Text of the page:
For those who follow the Passover tradition where all grains are cut from the daily diet for eight days, then you certainly know that blissful feeling during break-fast when you take a big bite into that challah and think “wow, I will never take bread for granted again.”
When I was younger, if you had asked me which of the many Jewish holidays is my favorite, I would never have said Passover. The restrictions that Passover requires made it hard for me to enjoy the message behind the Passover story. Plus, the drama that Passover created in my family, with my parents running around the house cleaning, only added to the stress. My grandmother changed this feeling for me.
At every Passover Seder, there are the traditional items on the table: the Seder plate, a place for Elijah, and that gnawing hunger before finally feasting. On my table there is another item that makes a quiet appearance every year. A Kiddush cup, the same one my family uses for Shabbat, is given a new name for Pesach. The Kos Miriyam, or Miriam’s Cup, has its own part of our Seder rituals. After a certain number of parody songs about the holiday, and some acting out of the plagues—aided by ketchup (blood) and sunglasses (darkness)—the Kos Miriyam finally gets its turn. Passing the cup around, we listen as my mother tells us about Miriam’s well and the divine healing power held by the water. This water brought the Jewish nation from a place of physical and emotional slavery to a free, spiritual, lively community. She explains that as Jews and as individuals we are still on journeys to a better place.
There are times in our own lives when we try to reach a land of milk and honey, but often there are roadblocks, speed bumps, and detours along the way. We can take on these challenges single-handedly, but if we do, we are more likely to work ourselves into the ground, unable to continue moving forward. Instead, we can choose to reach out to the women surrounding us for assistance. With their help, we can overcome obstacles and continue on our individual journeys. The women in our lives provide support to each of us, as Miriam supported the Israelites on their grueling journey to the Holy Land.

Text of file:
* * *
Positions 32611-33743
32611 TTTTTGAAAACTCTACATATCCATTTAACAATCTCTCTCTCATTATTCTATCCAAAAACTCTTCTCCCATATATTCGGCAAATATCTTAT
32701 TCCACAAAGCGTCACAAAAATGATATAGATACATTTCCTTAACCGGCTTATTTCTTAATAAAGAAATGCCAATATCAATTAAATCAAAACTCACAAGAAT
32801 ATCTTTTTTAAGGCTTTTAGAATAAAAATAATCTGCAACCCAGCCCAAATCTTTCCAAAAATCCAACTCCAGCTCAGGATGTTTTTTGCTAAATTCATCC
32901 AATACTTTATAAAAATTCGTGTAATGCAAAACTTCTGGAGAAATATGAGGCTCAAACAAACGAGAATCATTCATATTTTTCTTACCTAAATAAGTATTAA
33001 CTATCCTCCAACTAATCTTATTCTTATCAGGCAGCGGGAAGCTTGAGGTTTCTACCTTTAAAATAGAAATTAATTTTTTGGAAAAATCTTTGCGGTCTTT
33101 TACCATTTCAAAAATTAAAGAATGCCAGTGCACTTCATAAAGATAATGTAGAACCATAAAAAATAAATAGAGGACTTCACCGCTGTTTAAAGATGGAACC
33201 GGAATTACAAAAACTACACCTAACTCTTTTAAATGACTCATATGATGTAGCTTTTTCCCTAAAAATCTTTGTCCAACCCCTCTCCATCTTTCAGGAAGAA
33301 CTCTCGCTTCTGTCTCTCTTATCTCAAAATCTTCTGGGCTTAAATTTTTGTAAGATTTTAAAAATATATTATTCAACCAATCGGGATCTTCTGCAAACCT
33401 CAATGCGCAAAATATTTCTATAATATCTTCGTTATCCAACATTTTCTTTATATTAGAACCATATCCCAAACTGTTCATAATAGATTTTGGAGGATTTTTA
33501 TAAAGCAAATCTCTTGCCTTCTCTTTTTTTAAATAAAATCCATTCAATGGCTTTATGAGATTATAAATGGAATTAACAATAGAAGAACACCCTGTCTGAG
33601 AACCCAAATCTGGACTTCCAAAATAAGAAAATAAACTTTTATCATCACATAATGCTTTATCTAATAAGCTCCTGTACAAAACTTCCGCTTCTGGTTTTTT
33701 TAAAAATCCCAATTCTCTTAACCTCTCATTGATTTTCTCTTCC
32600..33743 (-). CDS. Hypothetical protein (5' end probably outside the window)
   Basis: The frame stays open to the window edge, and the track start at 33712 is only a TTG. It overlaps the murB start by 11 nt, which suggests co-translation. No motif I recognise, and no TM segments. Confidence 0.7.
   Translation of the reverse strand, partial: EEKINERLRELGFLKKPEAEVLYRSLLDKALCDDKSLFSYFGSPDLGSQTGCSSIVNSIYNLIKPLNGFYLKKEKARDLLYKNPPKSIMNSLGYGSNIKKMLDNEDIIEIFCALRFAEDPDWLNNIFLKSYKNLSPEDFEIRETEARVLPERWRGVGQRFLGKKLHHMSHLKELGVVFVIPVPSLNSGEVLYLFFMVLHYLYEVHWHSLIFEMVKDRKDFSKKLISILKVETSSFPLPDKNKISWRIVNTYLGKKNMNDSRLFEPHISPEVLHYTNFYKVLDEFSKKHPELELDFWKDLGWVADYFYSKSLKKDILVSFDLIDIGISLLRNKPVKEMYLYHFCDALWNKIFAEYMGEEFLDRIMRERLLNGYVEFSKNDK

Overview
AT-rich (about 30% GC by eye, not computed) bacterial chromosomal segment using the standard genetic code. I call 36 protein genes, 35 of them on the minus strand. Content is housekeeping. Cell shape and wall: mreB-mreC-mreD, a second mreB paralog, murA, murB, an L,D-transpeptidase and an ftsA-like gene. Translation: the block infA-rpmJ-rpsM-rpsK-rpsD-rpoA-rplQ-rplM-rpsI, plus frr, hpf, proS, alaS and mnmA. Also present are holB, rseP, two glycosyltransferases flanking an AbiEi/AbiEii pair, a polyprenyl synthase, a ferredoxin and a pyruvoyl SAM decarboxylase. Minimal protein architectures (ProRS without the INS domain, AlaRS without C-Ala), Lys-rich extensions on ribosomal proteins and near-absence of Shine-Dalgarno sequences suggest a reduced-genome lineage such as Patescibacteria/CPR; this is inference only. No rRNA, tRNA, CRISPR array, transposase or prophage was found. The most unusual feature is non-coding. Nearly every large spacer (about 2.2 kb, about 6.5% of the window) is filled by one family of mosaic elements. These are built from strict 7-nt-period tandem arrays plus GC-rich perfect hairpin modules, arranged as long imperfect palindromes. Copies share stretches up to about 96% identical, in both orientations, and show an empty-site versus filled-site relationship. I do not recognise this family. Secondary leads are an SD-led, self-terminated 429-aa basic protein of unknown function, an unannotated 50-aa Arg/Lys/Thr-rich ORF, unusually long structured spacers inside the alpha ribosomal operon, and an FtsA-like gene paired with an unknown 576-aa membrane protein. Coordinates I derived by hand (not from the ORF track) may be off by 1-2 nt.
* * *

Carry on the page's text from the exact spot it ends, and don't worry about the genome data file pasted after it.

I have always struggled at my family’s Passover Seders. My difficulties have not been emotional or spiritual, religious or psychological. My troubles have been purely physical; every year, I wrestle with the giant stack of haggadot next to my plate, which seems intent on toppling over. I spread the books around me, trying to follow my family’s traditional Seder in five or more disparate texts, a linguistic comment here, a poem there.
It was August of 1970, and a group of 50,000 women marched proudly together in New York, marking the 50th anniversary of women’s suffrage. Betty Friedan, a feminist activist, organized the event and was asked to address the crowd. At one moment during the march, she recounted, she suddenly found herself quoting a Hebrew prayer: “Down through the generations in history, my ancestor prayed, ‘I thank Thee, Lord, I was not created a woman’. From this day forward women all over the world will be able to say, ‘I thank Thee, Lord, I was created a woman.’” Later, she explained that she was surprised that she drew upon Jewish text when expressing feminist ideas.